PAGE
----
The final placing of the keystone of the album, its Prine-penned title track, has its own story. During his convalescence, Prine got involved in the Billy Bob Thornton movie Daddy and Them, including a small part and an assignment to write a song for the closing credits. The result was the risqué and hilarious duo “In Spite Of Ourselves,” sung as a sweet but shabby couple from the margins with the lyric “He ain’t got laid in a month of Sundays/Caught him once and he was sniffin’ my undies.” Iris DeMent thought it would embarrass her mama, but she cut it anyway. Rooney heard a demo with Prine singing, and was elated. “Even now, thinking about it, I was laughing and I was crying at the same time. Because first of all, he had his voice. He was singing.” It struck him as a perfect album title and affirmation that there would be an album after all. “That was the biggest thing. We’d gone for months just not knowing if we’d ever finished this project. And now we knew we would. And that was just one of the best days of my life.”
About seven years later, Prine made his second duets album, this time with country/bluegrass icon Mac Wiseman. With a top-flight gang of Nashville studio musicians such as Lloyd Green on pedal steel guitar and Stuart Duncan on fiddle, the gentlemen singers convey immeasurable warmth and geniality on deep catalog classics, including “I Forgot To Remember To Forget” and “Pistol Packin’ Mama.” Prine was 60 at the time, Wiseman 82, and the album - Standard Songs For Average People - told layers of stories about the history of country music, the wisdom of our elders and John Prine’s expanding interest in joining his voice with others.
With the 15th anniversary of In Spite Of Ourselves looming, Prine’s Oh Boy Records wanted to mark it by releasing the album on vinyl for the first time. The extra space on a second LP called for some new duets to be recorded. Once those wheels started turning, Rooney, who again came on to produce, says it quickly expanded into enough songs and guests to get an entirely new album. On 2016’s For Better, Or Worse, the cast was younger and more future-oriented. Besides Alison Krauss and Lee Ann Womack, Prine sings duets with Susan Tedeschi, Kacey Musgraves, Morgane Stapleton and Amanda Shires. (Not to be missed in these days of grieving especially are Prine’s performances with his wife Fiona on both albums, “When A Tear Becomes A Rose” on the first and “My Happiness” on the second. Their love and tenderness simply glows out of the speakers.)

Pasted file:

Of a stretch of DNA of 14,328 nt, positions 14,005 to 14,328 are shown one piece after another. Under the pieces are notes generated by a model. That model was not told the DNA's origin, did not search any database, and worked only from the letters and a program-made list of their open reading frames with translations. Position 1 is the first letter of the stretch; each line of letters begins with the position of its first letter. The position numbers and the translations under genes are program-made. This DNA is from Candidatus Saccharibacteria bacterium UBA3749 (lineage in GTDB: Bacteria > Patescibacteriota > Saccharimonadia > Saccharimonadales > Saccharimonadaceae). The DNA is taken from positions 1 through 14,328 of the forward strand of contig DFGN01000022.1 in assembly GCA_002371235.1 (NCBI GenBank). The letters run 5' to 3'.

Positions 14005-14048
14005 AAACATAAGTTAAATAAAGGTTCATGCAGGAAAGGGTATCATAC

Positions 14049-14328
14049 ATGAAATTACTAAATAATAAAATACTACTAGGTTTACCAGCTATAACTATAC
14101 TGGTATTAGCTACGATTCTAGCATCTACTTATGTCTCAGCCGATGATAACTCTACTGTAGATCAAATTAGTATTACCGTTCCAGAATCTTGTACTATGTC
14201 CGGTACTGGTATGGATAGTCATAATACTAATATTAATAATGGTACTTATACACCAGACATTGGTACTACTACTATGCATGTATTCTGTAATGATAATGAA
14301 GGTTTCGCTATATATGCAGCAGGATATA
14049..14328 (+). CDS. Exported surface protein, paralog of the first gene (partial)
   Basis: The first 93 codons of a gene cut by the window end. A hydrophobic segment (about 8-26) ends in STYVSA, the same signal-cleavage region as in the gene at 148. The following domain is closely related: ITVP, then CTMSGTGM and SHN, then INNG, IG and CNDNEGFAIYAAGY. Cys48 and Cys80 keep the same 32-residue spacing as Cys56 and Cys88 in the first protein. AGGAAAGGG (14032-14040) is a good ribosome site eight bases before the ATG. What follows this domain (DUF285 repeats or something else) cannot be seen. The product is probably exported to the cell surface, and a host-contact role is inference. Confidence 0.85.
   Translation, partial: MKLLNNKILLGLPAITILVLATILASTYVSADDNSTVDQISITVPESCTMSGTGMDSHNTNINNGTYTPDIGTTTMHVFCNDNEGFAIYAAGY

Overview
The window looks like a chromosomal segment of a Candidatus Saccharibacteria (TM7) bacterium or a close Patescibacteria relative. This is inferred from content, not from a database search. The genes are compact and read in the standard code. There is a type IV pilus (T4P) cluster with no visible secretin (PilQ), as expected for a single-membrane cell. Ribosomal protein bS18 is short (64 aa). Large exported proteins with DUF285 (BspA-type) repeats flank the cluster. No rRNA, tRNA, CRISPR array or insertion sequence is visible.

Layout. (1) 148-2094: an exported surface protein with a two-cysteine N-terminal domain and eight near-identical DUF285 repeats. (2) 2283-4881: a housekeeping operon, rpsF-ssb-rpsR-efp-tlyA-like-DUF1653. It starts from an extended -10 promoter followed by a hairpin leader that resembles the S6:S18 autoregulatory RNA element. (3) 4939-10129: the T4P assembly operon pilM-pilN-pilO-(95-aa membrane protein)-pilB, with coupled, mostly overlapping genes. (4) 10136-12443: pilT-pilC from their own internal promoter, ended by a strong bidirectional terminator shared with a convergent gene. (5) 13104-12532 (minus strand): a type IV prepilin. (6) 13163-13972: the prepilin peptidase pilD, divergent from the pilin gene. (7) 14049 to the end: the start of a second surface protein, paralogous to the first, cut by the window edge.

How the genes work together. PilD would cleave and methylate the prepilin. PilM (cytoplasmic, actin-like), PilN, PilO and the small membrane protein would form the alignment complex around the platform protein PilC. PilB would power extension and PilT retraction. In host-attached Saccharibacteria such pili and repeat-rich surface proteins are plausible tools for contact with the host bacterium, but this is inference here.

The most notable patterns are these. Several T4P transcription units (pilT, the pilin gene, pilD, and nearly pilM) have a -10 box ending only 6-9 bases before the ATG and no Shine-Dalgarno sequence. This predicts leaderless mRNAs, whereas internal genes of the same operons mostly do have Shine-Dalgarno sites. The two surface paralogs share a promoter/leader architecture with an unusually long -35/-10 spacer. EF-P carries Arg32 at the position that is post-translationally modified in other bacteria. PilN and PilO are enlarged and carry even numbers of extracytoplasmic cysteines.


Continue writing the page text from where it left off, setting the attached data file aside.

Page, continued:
The 2016 album marked a comeback for Prine, after nine years of retreat to deal with the effects of lung cancer, and it made a fine setup for the triumph of The Tree of Forgiveness two years later. It seems everywhere you look in these recent years of renewal and celebration, you can find Prine in duet mode, as if gathering his fold in a closer embrace. He signed singer/songwriter Kelsey Waldon to his record label and started putting out videos of the two of them singing songs about Kentucky. Prine joined Bonnie Raitt on stage at the 2019 Americana Honors & Awards, and it brought the house down. Not that Prine had ever been seen as diffident, but the time before his tragic demise became a particular celebration of the qualities that made him special as an artist and person - his desire to lift up others and his epic empathy.
“There was just something about him,” Rooney told me. “He was so unpretentious, and he was never putting himself above you. And for a guy who had a way with words, he didn’t talk a lot. He listened.” And any experienced duet singer will tell you, that’s where it all has to start.